To forbear is to refrain, to hold back, or to tolerate in the face of provocation. The word only works as a verb. Its past tense is forbore, and its past participle is forborne. It’s usually pronounced for-BEAR. Forebear, meanwhile, is a noun referring to a person from whom one is descended—i.e., an ancestor. It’s usually pronounced FOR-bear.
For obvious reasons, the two words are often confused. They are easy to keep separate, though, if you remember that a forebear is one who comes before. And forbear is perhaps easy to remember if you keep in mind that its corresponding noun is forbearance. Forebearance, with the e in the first syllable, is not a dictionary-recognized word, so it doesn’t pass spell check.
Last October, NMT defaulted on a $4 million loan from Silicon Valley Bank, which agreed to forbear from calling in its note. [Mass Device]
In short, perpetrators must forbear from protestations of innocence while their victims forbear from revenge. [Forgiveness and Reconciliation]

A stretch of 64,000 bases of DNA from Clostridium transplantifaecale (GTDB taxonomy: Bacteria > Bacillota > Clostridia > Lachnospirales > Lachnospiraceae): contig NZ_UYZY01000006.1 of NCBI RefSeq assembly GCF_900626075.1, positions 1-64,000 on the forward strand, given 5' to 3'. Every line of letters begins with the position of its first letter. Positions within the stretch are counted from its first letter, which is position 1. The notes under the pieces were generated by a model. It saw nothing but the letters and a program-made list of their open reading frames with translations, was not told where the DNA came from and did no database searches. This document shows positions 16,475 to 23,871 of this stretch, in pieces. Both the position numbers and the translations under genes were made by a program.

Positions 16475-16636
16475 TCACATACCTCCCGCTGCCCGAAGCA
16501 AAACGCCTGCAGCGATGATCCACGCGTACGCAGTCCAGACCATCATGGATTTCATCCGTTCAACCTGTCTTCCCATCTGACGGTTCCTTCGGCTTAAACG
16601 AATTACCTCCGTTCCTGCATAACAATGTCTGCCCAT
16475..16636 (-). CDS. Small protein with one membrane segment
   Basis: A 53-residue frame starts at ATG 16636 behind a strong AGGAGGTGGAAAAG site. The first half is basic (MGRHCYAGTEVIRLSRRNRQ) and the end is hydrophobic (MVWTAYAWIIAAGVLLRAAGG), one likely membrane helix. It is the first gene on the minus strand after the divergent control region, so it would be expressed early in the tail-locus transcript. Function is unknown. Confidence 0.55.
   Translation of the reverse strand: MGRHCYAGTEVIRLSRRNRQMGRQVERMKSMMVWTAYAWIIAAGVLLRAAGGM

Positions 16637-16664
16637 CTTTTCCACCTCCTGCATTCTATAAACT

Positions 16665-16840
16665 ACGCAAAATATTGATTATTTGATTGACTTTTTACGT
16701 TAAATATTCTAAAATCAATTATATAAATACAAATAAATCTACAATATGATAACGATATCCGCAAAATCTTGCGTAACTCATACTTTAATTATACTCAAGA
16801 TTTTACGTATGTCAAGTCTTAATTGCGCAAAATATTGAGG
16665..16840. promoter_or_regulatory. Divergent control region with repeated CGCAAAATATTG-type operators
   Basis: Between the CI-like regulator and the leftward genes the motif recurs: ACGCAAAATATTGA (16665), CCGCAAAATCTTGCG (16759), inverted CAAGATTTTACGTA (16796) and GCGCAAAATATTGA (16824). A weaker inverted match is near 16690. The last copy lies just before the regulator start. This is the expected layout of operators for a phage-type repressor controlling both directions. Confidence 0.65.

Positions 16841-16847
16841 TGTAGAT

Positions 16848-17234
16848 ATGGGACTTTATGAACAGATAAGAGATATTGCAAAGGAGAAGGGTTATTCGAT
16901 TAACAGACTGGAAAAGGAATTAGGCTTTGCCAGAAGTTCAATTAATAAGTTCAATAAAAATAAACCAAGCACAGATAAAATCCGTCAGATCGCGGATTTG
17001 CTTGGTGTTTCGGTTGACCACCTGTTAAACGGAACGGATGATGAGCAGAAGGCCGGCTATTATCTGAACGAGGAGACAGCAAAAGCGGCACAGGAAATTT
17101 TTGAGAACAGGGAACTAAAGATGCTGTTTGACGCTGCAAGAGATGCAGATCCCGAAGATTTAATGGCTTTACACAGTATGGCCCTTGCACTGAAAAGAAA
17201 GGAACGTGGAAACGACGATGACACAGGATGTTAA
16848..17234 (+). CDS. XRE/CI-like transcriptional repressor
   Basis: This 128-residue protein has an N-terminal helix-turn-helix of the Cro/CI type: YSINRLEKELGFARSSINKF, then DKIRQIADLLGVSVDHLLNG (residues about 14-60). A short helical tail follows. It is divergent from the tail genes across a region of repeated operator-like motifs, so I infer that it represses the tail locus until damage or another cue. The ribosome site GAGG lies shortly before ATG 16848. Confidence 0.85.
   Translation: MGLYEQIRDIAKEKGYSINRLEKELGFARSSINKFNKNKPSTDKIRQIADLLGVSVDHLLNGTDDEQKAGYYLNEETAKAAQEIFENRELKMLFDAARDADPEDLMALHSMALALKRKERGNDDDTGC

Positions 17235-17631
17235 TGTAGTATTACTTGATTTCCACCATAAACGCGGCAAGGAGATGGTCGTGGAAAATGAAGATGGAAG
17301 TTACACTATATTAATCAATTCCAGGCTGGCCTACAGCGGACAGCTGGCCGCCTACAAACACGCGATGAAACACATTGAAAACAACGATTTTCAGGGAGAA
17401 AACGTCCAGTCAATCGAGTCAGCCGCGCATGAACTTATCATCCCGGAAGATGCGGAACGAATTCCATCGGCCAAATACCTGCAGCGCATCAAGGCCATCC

The agency promised to forbear on all but six of the four dozen rules that apply to phone services. [Washington Post]
He is seen as a forebear to Bolivia’s contemporary indigenous movement. [The Progressive]
Thousands upon thousands of Jews were being expelled from the land of theirforebears and the forebears of their forebears. [Mirrors: Stories of Almost Everyone, Eduardo Galleano]
It is thought that the forebear of the cougar migrated from Asia into North America over the Bering land bridge approximately 8 million years ago. [MongaBay.com]